Thursday, August 21, 2008
Why houses might go to foreclosure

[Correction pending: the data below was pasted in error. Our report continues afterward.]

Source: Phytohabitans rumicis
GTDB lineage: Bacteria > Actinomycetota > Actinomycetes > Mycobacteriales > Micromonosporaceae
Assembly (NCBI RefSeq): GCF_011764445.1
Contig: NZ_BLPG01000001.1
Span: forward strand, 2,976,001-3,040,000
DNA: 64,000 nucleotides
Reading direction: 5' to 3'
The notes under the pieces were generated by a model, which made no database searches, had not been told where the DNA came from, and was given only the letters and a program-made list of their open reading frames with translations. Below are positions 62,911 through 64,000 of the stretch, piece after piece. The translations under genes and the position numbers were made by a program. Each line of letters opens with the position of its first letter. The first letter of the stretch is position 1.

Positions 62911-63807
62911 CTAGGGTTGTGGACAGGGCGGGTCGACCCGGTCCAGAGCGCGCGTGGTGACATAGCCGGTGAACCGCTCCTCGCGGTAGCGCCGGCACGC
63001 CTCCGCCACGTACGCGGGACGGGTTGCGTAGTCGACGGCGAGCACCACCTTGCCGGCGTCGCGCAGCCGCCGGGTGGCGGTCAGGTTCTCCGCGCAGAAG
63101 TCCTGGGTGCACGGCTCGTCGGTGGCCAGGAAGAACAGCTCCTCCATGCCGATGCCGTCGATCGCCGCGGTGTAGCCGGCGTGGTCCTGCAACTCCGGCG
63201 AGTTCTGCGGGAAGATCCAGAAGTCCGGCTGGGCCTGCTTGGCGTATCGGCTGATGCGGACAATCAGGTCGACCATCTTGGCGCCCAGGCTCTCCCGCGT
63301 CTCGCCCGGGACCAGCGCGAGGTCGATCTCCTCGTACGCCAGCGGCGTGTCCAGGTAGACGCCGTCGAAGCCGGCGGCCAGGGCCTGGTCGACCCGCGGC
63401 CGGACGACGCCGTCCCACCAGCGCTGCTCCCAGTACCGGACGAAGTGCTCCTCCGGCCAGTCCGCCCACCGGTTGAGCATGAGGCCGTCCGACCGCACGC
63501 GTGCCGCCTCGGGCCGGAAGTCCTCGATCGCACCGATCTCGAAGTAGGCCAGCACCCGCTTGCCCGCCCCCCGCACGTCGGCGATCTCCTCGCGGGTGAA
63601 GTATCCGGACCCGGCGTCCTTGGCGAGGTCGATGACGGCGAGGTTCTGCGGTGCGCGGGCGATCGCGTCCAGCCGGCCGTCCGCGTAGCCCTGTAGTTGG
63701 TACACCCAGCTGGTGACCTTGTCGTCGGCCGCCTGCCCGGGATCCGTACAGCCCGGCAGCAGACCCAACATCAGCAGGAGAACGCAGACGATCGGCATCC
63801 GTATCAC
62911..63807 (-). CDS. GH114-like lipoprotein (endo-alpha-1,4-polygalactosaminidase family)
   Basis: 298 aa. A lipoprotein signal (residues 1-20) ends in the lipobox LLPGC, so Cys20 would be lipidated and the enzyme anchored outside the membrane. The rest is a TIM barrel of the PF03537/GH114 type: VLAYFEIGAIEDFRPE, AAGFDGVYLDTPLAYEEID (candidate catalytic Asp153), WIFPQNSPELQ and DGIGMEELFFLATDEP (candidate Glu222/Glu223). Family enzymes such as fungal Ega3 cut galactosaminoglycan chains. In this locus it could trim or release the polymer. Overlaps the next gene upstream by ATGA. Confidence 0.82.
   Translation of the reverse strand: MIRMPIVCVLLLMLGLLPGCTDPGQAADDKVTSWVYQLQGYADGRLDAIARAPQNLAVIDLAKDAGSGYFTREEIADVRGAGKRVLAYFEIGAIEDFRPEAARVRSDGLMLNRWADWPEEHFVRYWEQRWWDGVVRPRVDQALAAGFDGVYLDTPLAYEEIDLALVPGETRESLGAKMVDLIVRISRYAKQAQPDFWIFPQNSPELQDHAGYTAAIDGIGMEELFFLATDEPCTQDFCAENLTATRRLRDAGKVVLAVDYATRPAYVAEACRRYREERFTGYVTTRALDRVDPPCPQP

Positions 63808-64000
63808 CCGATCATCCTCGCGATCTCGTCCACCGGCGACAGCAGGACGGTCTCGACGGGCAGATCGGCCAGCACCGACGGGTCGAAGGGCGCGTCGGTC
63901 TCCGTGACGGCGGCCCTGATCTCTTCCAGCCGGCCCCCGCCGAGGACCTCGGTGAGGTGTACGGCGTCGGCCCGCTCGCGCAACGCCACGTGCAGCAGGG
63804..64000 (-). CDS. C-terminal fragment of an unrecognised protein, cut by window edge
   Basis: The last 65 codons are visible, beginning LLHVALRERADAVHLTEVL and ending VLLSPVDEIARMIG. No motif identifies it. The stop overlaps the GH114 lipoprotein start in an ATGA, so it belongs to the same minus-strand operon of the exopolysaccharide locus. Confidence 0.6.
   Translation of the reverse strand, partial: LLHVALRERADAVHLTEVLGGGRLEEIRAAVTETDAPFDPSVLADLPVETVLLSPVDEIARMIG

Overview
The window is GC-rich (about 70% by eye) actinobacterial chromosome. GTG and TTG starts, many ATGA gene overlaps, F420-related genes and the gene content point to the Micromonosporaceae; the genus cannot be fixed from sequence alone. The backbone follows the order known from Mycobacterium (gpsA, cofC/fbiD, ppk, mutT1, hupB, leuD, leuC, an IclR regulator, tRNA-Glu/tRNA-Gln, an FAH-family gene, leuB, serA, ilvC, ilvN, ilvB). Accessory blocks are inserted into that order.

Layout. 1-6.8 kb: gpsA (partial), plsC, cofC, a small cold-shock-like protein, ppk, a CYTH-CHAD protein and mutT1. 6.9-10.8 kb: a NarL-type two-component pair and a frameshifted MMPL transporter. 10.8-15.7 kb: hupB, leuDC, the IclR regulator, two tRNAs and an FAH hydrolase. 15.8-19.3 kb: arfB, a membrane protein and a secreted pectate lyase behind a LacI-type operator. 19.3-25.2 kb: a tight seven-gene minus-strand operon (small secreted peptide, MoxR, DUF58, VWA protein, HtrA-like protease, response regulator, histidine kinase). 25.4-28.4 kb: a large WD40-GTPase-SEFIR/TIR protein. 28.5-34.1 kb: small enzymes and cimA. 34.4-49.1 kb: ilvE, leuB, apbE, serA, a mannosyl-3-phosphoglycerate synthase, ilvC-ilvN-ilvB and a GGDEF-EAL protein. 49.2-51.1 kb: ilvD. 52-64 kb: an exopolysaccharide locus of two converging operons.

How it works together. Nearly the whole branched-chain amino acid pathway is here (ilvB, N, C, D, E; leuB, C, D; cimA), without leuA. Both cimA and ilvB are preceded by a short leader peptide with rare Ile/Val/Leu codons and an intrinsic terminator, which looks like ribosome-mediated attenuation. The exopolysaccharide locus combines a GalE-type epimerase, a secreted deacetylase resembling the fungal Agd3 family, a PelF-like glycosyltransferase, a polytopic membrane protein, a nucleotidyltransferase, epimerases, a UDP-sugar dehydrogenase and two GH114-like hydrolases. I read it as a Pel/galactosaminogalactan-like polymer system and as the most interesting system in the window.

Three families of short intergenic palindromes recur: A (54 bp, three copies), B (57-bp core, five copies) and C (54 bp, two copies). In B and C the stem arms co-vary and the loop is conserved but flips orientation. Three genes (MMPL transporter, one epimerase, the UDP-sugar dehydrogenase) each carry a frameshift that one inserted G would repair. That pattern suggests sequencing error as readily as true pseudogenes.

North Bethesda is holding up reasonably well, considering the general market and media attention on the national real estate scene. It is true that, in my 25+ years as a real estate professional, I have never seen such a rate of foreclosures before, the fact remains that the current price rollback is not worse than the percentages we saw in the mid-1990s. My take on the foreclosure situation is as follows: In the lower price ranges, many people struggled to buy their first homes in the past 5-10 years, often combining several incomes from various extended family members to qualify for a loan. I have seen some of them badly used by corrupt loan officers, who placed marginal buyers in loans that were not explained to them and that would be impossible to maintain; typically, the disreputable lender would promise a low interest rate, not revealing that the loan terms would change dramatically in a few years and the payment would jump. Compounding the problem would be if the borrower's first language is not English and they were unable to understand the complicated documents they were told to sign. They might trust a lender who was only trying to get the largest fee. Another scenario would be the marginal buyer who had great credit and worked for years to afford a first home, then lose a job or get sick. There is no help for this situation, and the house can go to foreclosure. Those who owned their homes for a long time and had built significant equity from appreciation sometimes have to foreclose if they have been continually refinancing and taking the equity out of the house. Someone may have paid $200,000 for their house, but refinanced it to $600,000 when the market was high and it could appraise for a little more than that amount. There is no room for error, and when the prices dropped back so that the house might be worth $550,000, there is now a bigger loan out on the house than its value. In this case, it is not the fault of the appraiser, who placed a market value on the house based on its actual value at the time of the appraisal. These scenarios are new with this recent market, which explains the foreclosure rate rising in an area that historically had very, very few foreclosures. Be aware that the figures you see in the media can be misleading; if an area had 10 foreclosures a few years ago, and today there are 20, that will be reported as a "doubling" of the rate. This represents a very small percentage of property sales for this area, which continues to be in some demand due to its proximity to transportation and other amenities.